28. ^ "'Shadow and Bone' Author Leigh Bardugo Pickets with WGA at Netflix Headquarters". Yahoo News. June 13, 2023. Retrieved June 27, 2023.
  29. ^ "DreamWorks' Shadow and Bone Lands Writer". The Hollywood Reporter. February 12, 2013. Archived from the original on June 10, 2015. Retrieved April 1, 2015.
  30. ^ Andreeva, Nellie; Petski, Denise (January 10, 2019). "Netflix Orders Shadow And Bone Series Based On Leigh Bardugo's Grishaverse Novels From Eric Heisserer & Shawn Levy". Deadline Hollywood. Archived from the original on October 14, 2020. Retrieved January 15, 2019.
  31. ^ Renfro, Kim (May 7, 2021). "How 'Shadow and Bone' author Leigh Bardugo made sure she didn't get 'locked out' of the Netflix adaptation process — and what it was like to film her cameo". Insider. Archived from the original on April 5, 2023. Retrieved February 16, 2022.
  32. ^ Andreeva, Nellie (October 10, 2019). "Grishaverse Author's Ninth House Novel To Be Developed As TV Series By Amazon Studios". Deadline Hollywood. Archived from the original on December 28, 2019. Retrieved November 1, 2019.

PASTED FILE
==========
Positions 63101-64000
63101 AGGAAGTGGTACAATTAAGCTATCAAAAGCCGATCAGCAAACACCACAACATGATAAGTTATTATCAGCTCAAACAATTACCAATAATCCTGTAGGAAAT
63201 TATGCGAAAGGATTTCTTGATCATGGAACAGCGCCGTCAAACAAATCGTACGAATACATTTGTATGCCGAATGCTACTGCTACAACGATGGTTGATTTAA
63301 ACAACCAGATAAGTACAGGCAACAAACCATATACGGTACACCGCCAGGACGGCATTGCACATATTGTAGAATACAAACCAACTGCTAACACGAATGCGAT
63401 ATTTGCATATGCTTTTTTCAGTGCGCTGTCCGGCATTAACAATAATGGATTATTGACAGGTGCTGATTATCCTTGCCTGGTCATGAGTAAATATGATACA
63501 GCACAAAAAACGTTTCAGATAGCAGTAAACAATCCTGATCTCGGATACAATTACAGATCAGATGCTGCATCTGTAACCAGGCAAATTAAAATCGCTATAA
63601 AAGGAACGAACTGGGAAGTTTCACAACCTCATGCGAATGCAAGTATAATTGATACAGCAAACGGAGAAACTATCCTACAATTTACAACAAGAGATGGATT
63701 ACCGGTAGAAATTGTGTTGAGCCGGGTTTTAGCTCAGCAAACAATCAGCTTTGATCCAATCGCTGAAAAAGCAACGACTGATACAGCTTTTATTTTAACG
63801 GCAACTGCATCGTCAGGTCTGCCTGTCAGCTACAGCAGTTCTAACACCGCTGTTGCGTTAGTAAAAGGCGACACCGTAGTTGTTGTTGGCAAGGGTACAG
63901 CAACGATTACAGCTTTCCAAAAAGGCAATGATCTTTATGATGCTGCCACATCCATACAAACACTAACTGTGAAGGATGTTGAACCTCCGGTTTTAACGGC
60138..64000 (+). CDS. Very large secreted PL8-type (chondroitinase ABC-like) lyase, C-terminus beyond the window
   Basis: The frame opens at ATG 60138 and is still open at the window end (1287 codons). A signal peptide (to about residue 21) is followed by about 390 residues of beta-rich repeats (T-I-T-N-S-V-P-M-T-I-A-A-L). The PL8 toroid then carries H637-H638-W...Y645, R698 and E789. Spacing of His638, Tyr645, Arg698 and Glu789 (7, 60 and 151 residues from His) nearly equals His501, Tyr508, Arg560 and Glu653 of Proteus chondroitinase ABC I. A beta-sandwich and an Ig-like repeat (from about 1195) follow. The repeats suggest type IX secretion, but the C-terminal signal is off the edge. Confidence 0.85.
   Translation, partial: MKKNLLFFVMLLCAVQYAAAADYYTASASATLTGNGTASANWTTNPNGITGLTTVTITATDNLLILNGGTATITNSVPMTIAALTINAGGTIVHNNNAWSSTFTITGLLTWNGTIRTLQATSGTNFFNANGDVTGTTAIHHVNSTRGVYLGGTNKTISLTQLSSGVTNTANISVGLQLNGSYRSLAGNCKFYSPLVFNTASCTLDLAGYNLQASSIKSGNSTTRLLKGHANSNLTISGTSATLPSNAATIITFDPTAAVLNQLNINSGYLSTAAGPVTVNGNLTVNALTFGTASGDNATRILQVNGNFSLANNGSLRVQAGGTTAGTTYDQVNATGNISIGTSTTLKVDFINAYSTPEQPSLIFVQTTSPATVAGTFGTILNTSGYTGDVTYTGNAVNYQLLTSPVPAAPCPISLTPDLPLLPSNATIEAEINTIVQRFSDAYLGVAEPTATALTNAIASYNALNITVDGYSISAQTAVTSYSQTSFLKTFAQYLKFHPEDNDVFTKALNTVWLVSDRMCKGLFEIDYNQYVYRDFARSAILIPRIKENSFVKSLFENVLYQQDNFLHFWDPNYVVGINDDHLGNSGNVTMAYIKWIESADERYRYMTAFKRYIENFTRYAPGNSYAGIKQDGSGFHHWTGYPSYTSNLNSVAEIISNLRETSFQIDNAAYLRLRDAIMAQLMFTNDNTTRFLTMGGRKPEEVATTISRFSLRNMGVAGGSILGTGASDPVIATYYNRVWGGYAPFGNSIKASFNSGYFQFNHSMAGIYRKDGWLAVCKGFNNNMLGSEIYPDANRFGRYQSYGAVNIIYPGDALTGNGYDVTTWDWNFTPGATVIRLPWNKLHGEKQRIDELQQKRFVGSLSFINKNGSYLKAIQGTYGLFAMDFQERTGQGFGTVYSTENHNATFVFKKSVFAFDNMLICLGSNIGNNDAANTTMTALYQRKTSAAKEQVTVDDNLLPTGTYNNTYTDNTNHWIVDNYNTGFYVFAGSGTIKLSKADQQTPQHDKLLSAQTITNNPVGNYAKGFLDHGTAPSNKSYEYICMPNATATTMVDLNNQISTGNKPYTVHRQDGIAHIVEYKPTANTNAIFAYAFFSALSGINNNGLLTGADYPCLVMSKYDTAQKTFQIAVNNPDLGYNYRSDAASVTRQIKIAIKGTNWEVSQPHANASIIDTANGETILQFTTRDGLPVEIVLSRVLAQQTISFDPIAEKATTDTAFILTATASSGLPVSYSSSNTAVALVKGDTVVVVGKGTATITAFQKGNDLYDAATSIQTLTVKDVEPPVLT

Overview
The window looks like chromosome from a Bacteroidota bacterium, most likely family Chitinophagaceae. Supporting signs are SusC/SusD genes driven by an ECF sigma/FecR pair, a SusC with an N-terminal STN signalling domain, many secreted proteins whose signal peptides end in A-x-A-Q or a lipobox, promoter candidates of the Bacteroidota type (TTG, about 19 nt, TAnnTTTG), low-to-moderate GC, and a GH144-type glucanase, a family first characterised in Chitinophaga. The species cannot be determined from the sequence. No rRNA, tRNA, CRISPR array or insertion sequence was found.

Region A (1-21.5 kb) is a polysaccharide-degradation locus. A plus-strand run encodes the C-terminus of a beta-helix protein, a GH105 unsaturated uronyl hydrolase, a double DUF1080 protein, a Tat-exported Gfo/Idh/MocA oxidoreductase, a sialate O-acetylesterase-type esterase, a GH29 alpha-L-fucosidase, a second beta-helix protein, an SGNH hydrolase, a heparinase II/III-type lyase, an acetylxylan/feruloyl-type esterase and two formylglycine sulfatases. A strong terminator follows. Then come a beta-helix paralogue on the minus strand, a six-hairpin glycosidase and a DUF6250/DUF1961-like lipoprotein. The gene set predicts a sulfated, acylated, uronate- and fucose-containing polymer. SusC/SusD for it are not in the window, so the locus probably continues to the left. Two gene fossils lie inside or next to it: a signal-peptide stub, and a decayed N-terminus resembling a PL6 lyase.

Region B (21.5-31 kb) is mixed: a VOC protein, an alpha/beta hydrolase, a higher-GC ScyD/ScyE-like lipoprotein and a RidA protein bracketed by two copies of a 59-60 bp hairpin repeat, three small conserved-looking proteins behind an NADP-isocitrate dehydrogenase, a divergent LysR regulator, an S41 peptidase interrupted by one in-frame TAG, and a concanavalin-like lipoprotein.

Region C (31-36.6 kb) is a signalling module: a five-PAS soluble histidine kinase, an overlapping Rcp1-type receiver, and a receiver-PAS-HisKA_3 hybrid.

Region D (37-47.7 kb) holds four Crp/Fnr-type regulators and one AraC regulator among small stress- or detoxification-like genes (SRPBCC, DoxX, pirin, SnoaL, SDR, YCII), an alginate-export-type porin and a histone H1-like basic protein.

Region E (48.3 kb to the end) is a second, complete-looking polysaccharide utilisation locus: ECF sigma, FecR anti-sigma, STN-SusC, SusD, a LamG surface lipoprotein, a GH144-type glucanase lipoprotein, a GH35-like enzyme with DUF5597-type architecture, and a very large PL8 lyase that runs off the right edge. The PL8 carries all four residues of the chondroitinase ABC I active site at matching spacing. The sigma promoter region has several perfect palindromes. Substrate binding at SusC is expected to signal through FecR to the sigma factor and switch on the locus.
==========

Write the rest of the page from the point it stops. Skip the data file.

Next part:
33. ^ Bardugo, Leigh (February 6, 2018). Six of Crows. Square Fish; Reprint edition. ISBN 978-1250076960.
  34. ^ "Bandcamp - Captain Automatic". Archived from the original on January 3, 2020. Retrieved February 13, 2018.
  35. ^ "Leigh Bardugo Wedding Instagram Post". Archived from the original on December 10, 2022. Retrieved January 23, 2022.
  36. ^ Missen, Alana (October 11, 2020). "Review: The Lives of Saints by Leigh Bardugo". The Nerd Daily. Archived from the original on December 23, 2021. Retrieved December 23, 2021.
  37. ^ C, Heather (December 17, 2021). "Leigh Bardugo Announces New Grishaverse Darkling Prequel". Nerds&Beyond. Archived from the original on December 23, 2021. Retrieved December 23, 2021.
  38. ^ Lyall, Sarah (January 31, 2023). "The Yale Library That's a Temple to Learning … and a Portal to Hell". The New York Times. ISSN 0362-4331. Retrieved June 27, 2023.
  39. ^ Heldman, Breanne L. (March 31, 2016). "Wonder Woman, Batman, Superman, and Catwoman get the YA treatment". Entertainment Weekly. Archived from the original on June 20, 2016. Retrieved November 29, 2016.
  40. ^ "WONDER WOMAN: WARBRINGER". DC Comics. March 16, 2021. Archived from the original on December 19, 2021. Retrieved December 19, 2021.
  41. ^ "2020 Audie Awards Finalists Named". Publishers Weekly. February 3, 2020. Archived from the original on March 10, 2020. Retrieved October 8, 2021.
  42. ^ "2016 Dragon Awards Shortlist". Locus. August 12, 2016. Archived from the original on February 25, 2021. Retrieved October 13, 2021.
  43. ^ "Dragon Awards 2020". sfadb. Archived from the original on November 17, 2021. Retrieved December 12, 2021.